Harnessing Big Data’s Power, Updates to the Research Agenda, and more

Harnessing Big Data’s Power and Potential

In keeping with the mission of helping hematologists conquer blood diseases worldwide, the American Society of Hematology (ASH) has announced its partnership with Prometheus Research to build and support a one-of-a-kind, comprehensive data registry that addresses the landscape of malignant and non-malignant hematologic diseases. “ASH realizes that there is a need to facilitate the sharing of high-quality clinical data for the hematology community and to provide direct data management support for disease-specific research activities,” said ASH President Kenneth Anderson, MD, in his President’s Column published in The Hematologist.

The data generated by the ASH Registry will be of enormous interest to investigators looking to test and validate research hypotheses. It will enable researchers to answer critical questions more quickly and accurately, including disease prevalence, affected populations, and key sociodemographic data.

The registry will focus initially on sickle cell disease and multiple myeloma and will expand over time to include new areas. ASH members and others who are interested in registry activities and who would like to volunteer their expertise to assist with ongoing efforts should contact ASH Registry Director Melissa Francisco, MBA, at registry@hematology.org.

Let the ASH Agenda for Hematology Research Be Your Guide

The ASH Agenda for Hematology Research serves as a roadmap for prioritizing research support of the most promising, cross-cutting scientific themes throughout the field of hematology. The agenda is updated regularly, and ASH invites the entire hematology community to participate in this process by submitting comments and suggestions to ASH Scientific Affairs Manager Alice Kuaban, MS, for review by the ASH Committee on Scientific Affairs and the 18 scientific committees.

The most recent research priority updates are as follows:

  • Precision Medicine (previously Genomic Profiling and Chemical Biology): foster better understanding of a patient’s predisposition to disease and response to therapy through specific areas of fundamental research (genomics and epigenetics); integrate genomic and epigenomic profiling into drug discovery efforts using predictive preclinical models; and host, share, and facilitate genomic data interpretation for clinical trial design and drug development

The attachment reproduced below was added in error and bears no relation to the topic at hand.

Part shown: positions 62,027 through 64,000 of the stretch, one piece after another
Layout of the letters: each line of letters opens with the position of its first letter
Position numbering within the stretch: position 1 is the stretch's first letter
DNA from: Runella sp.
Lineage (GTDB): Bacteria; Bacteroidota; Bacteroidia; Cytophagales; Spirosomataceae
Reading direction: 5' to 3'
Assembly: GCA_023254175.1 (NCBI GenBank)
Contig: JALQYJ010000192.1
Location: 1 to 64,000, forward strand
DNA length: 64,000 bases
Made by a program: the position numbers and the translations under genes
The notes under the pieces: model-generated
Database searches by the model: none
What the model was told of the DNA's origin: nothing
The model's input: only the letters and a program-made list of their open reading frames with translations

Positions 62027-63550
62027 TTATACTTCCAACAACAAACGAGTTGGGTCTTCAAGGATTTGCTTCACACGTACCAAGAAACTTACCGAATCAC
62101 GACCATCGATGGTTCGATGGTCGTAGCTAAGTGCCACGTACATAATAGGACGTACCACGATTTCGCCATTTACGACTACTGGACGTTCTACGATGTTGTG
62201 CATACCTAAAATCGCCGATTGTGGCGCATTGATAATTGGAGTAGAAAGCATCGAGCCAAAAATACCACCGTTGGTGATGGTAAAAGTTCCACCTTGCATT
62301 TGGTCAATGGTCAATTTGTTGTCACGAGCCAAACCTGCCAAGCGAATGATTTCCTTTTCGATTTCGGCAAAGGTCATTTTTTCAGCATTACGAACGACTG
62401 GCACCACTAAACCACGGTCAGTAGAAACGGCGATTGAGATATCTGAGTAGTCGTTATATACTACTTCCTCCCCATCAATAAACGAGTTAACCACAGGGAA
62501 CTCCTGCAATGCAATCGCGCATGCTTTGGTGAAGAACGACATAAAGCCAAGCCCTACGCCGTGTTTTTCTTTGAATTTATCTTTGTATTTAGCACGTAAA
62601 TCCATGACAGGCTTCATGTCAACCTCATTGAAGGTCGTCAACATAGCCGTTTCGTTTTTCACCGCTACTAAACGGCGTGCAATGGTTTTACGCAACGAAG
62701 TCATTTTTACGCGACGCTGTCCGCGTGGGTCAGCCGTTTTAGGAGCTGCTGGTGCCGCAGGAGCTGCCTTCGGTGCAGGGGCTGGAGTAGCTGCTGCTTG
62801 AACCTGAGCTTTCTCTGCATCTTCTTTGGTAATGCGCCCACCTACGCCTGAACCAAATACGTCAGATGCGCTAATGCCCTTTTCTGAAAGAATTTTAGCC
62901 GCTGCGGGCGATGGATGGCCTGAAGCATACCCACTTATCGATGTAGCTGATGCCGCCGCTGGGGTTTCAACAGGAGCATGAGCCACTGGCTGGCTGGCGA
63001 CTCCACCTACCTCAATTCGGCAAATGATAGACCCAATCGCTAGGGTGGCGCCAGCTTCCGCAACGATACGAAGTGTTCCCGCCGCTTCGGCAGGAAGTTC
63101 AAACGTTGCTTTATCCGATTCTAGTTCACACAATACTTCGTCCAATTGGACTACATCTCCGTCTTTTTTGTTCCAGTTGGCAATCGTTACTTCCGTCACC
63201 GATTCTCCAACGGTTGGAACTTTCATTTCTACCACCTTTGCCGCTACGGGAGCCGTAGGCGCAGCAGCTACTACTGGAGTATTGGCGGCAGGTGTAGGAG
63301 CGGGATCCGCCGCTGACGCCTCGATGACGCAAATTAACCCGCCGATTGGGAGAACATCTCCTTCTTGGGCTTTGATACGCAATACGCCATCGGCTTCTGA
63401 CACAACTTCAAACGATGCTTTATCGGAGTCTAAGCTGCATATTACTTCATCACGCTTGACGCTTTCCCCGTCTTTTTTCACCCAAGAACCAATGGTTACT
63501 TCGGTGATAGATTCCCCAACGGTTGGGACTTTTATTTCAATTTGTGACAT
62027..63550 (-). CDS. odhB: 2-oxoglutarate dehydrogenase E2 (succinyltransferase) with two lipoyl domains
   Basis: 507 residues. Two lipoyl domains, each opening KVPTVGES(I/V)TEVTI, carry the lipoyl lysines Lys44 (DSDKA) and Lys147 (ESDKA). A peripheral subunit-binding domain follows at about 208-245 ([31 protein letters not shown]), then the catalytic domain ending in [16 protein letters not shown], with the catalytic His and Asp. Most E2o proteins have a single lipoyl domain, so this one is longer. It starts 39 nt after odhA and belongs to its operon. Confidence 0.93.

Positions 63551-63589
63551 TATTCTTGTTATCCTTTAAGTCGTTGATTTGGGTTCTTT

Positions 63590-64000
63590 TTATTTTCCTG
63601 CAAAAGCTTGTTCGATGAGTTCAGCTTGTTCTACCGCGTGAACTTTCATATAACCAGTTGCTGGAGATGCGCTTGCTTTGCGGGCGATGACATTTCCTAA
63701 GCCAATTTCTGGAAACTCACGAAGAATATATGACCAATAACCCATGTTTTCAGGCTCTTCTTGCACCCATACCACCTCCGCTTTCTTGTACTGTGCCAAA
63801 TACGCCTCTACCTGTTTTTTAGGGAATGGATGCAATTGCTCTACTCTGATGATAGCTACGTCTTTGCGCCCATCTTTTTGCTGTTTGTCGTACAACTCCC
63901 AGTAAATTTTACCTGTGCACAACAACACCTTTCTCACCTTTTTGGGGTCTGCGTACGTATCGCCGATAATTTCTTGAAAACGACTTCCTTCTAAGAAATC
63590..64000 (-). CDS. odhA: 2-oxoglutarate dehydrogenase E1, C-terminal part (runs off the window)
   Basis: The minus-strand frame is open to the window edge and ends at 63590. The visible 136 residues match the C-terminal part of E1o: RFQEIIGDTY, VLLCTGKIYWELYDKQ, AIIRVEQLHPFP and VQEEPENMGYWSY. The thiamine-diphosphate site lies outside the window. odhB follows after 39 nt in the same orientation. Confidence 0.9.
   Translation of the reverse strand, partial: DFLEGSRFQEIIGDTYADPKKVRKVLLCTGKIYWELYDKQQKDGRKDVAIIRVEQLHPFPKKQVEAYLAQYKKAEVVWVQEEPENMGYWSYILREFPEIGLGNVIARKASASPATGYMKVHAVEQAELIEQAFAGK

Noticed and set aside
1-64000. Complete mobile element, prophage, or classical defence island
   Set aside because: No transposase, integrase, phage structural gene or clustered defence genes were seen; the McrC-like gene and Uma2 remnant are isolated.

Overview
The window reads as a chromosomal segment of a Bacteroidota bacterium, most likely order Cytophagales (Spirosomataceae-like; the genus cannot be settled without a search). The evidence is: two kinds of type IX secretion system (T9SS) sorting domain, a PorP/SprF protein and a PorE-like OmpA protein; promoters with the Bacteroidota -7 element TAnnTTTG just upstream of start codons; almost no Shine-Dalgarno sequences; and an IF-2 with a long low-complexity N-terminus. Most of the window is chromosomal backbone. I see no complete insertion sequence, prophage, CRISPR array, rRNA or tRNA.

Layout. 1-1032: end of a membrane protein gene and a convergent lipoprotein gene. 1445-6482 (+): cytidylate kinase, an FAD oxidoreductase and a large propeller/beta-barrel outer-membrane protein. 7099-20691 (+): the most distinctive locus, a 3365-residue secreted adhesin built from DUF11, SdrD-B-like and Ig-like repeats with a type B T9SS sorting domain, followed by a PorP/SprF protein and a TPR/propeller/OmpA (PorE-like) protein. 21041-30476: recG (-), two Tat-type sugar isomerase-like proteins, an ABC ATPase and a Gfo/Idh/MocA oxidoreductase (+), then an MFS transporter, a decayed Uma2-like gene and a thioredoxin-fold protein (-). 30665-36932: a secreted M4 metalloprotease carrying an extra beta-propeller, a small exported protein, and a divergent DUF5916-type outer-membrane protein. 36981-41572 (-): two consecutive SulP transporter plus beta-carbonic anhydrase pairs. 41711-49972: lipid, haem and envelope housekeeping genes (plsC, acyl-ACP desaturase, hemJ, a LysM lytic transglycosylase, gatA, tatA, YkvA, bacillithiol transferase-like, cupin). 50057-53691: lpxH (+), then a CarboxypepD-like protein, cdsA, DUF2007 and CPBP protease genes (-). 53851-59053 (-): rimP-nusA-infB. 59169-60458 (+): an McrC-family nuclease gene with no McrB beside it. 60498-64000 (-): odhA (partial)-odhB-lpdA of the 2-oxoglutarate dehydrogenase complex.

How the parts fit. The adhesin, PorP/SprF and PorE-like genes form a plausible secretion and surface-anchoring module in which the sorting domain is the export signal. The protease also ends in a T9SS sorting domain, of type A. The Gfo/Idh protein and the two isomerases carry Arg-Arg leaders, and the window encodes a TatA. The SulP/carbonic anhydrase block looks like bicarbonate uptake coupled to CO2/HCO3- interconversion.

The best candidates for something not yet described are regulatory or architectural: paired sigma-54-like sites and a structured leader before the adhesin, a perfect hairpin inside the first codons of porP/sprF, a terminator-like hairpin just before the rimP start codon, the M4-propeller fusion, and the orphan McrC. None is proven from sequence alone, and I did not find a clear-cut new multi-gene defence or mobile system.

• Venous Thromboembolism (VTE): evaluate the role of antithrombotic agents in preventing VTE in high-risk populations, identify effective antithrombotic agents that do not cause bleeding, and identify biomarkers for prediction of disease
  • Epigenetic Mechanisms: target malignant histone modifications and develop tools for locus-specific epigenetic reprogramming
  • Stem Cell Biology and Regenerative Medicine: characterize hematopoietic stem cell biology, develop an artificial and functional hematopoietic stem cell niche that allows expansion of repopulating hematopoietic stem cells, advance “designer” hematopoietic cell products, and facilitate their large-scale production for therapeutic and diagnostic use

The ASH Agenda for Hematology Research serves as a reference resource to the entire hematology community and can be used as a resource for publications, grant applications, and other efforts. Visit hematology.org/researchagenda for more information.

Affordable Care Act Update: Efforts to Restore CSR Payments

In late October, Senators Lamar Alexander (R-TN) and Patty Murray (D-WA) introduced the Bipartisan Health Care Stabilization Act to help stabilize the insurance marketplace. The legislation would provide funding through 2019 for cost-sharing reduction (CSR) payments, which were recently cut off by the Trump Administration, and would restore funding for outreach and enrollment activities. Additionally, the legislation would expand access to catastrophic plans and would provide more flexibility to states when determining affordability of health insurance coverage. ASH recently sent a letter to all U.S. Senators in support of this legislation.

Sen. Orrin Hatch (R-UT) and Rep. Kevin Brady (R-TX) introduced competing legislation. Similar to the Alexander/Murray Act, this legislation provides funding for CSR payments through 2019, but would also eliminate the individual mandate and expand the use of health savings accounts. ASH has major concerns with the Hatch/Brady legislation as it includes provisions that could damage the marketplace, such as repealing the individual and employer mandate which would hinder access to health care.

To learn simple ways to become an advocate on this issue, visit hematology.org/advocacy.

MEI participants convene at ASH headquarters. Front row (seated, L-R): Erin Reid, MD, MS; Mary Jo Lechowicz, MD; Jennifer Kesselheim, MD, Med; Marc J. Kahn, MD, MBA; Marc Zumberg, MD; Jay Youngclaus Middle row (L-R): Leslie Kersun, MD; Tiffany Lin, MD; Yi Lisa Hwa, DNP; Sarah Nagle, MD; Martina Murphy, MD; Usha Perepu, MBBS, MRC; Dawn Butler, MD; Amber Yates, MD; Bethany Samuelson Bannow, MD; Pallawi Torka, MD; Annie Im, MD; Eric Tseng, MD Back row (L-R): Donna Luff, PhD; Prakash Vishnu, MD; Leslie Ellis, MD, MSHPEd; Georgette Dent, MD; Dana Matthews, MD; Courtney Miller-Chism, MD; Adolfo Enrique Diaz, MD; Kenneth Zuckerman, MD; Richard Ward, MBBS, MSc; Scott Gitlin, MD; Daniel Choi, MD, MS

Future Leaders in Hematology Education Attend Boot Camp

In the second year of the Medical Educators Institute (MEI), Co-Directors Marc J. Kahn, MD, MBA, and Jennifer Kesselheim, MD, MEd, continue to develop future leaders in hematology education. MEI is a “boot camp” in teaching techniques, medical education scholarship, and career development for hematologists who are new to or in the early phases of medical education careers.